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google_plus_open_networkGoogle+ has an incredible amount of buzz surrounding it at the moment. But one element the young network lacks is open standards compliance.

It’s not unique to Google+, as almost all social networks for that matter have this problem. But Google is in a unique position to advance the cause of open standards for social networking.

To put it plainly, open web standards help make the Web and its services run smoothly. Organizations like W3C and the IETF help establish these so online services can work in a broad fashion. Look at e-mail: Because e-mail works on a standard protocol, you can easily send a note to someone that uses a different e-mail provider.

“It can be best explained as having a common, agreed-upon format,” Charles McCathieNevile, Chief Standards Officer at Opera, said in an interview with VentureBeat. “If we both agree to speak English, then we can communicate. And this extends to all web standards.”

With social networks, there are no standard ways to communicate from network to network. I cannot, for example, send a message from Facebook and have it land in someone’s Twitter direct messages box. Additionally, I can’t login to Facebook using a Google+ account or be notified that someone mentioned me on LinkedIn while using Twitter.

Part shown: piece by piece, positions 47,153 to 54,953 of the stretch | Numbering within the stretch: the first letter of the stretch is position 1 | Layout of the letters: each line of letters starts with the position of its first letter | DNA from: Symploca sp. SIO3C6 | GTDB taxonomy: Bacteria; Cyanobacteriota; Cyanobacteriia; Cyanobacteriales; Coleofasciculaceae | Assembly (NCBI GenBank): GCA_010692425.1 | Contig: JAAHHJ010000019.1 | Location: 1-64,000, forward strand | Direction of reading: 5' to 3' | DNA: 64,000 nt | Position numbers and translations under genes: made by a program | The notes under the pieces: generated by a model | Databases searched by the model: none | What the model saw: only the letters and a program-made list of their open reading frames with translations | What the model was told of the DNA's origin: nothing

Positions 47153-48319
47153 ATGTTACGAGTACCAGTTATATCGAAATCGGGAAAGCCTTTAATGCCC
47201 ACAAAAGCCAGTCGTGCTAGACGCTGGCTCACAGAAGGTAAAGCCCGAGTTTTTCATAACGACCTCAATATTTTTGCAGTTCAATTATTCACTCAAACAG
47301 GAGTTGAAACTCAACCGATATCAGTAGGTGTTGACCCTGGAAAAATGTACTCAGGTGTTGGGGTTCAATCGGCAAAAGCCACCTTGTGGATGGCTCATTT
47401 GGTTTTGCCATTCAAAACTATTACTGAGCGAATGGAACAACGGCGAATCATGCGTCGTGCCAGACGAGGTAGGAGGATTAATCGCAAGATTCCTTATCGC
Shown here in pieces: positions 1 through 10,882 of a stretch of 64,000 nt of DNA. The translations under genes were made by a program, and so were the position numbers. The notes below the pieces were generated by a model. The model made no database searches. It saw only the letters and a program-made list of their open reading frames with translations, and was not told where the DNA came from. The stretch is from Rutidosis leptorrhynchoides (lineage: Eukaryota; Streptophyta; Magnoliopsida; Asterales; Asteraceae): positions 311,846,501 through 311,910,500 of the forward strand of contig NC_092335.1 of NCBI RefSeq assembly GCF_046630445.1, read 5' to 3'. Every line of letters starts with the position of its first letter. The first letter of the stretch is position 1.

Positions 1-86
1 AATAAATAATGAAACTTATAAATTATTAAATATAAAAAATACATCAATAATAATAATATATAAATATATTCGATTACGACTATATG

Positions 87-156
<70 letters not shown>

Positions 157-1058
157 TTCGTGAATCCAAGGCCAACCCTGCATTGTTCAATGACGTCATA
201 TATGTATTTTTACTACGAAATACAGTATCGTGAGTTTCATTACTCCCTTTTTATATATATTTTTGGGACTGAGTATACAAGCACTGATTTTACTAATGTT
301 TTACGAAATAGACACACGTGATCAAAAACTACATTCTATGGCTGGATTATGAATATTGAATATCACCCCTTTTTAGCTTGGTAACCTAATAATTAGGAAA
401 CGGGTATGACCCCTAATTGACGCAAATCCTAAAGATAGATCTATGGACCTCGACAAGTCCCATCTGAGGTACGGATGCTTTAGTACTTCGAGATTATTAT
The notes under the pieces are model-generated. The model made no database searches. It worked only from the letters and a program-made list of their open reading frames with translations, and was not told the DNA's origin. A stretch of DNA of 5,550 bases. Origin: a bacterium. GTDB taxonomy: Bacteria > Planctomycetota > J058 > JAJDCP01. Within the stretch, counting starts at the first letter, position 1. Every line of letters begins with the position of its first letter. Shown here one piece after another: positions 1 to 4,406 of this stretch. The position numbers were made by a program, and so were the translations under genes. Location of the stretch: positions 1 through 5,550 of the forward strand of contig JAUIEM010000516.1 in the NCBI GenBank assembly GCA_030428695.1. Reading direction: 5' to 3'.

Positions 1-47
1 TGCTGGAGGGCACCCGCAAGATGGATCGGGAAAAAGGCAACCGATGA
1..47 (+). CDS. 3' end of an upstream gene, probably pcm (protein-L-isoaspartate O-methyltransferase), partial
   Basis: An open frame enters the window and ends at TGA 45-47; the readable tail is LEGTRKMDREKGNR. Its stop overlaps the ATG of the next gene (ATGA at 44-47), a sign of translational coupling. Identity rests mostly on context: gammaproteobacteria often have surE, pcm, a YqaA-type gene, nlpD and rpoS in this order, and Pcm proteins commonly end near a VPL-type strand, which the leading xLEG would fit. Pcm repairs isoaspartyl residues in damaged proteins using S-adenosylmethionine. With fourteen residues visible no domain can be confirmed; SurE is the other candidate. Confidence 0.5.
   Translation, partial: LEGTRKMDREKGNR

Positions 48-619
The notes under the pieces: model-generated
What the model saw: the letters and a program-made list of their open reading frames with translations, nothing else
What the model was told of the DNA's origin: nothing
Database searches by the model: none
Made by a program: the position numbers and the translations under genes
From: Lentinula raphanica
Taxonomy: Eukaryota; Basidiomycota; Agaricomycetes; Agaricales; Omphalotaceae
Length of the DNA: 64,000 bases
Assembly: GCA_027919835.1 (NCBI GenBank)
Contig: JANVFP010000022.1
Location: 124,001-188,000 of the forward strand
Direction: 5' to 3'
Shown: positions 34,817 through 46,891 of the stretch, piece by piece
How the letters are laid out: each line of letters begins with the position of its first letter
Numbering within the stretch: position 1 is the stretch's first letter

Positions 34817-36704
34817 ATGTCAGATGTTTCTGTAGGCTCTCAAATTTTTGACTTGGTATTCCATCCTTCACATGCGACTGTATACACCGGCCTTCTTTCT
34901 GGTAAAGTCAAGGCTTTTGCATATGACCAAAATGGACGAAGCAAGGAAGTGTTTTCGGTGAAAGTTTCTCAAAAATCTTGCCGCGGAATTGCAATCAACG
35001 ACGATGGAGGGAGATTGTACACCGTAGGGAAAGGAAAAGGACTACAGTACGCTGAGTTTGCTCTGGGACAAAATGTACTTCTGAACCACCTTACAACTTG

These are all closed systems that require you to sign up so you can participate in a single service. The more users consistently using that one service, the more market share it can consume and the more money it can charge for advertising and other monetized services. So there’s little incentive for a player like Facebook, which has 750 million users, to open its protocols to interact with other services. It wants users to spend its time interacting on Facebook, not interacting with Facebook users from Google+.

But Google+ is so new and has such small market share, it might actually have a reason to go open. If it can widely open its API and network, and even a few other networks or websites adopt those same standards, that could provide an incentive for all social networks—even Facebook—to join in.

What Google+ should do first to open up

Edd Dumbill, chair of the Open Source Conference (OSCON), recently explored the idea of Google+ as potentially the first prominent open social network. While Dumbill’s piece is highly speculative, he makes a strong case for why Google would be interested in innovating in this way.

“I don’t believe there should or could be just one social network, Google+,” Dumbill said. “Instead we’re approaching a commoditization of the core social features of identity, sharing, updates and collaboration.”

Dumbill told VentureBeat that Google has several things it needs to do if it wants to truly open Google+ up. One of the most important things it must do is open up its API and clearly define it so it emphasizes sharing and collaboration.

“The Google+ API should be a forerunner of a standard for interoperating social systems that will let people collaborate across the borders of these systems,” Dumbill said.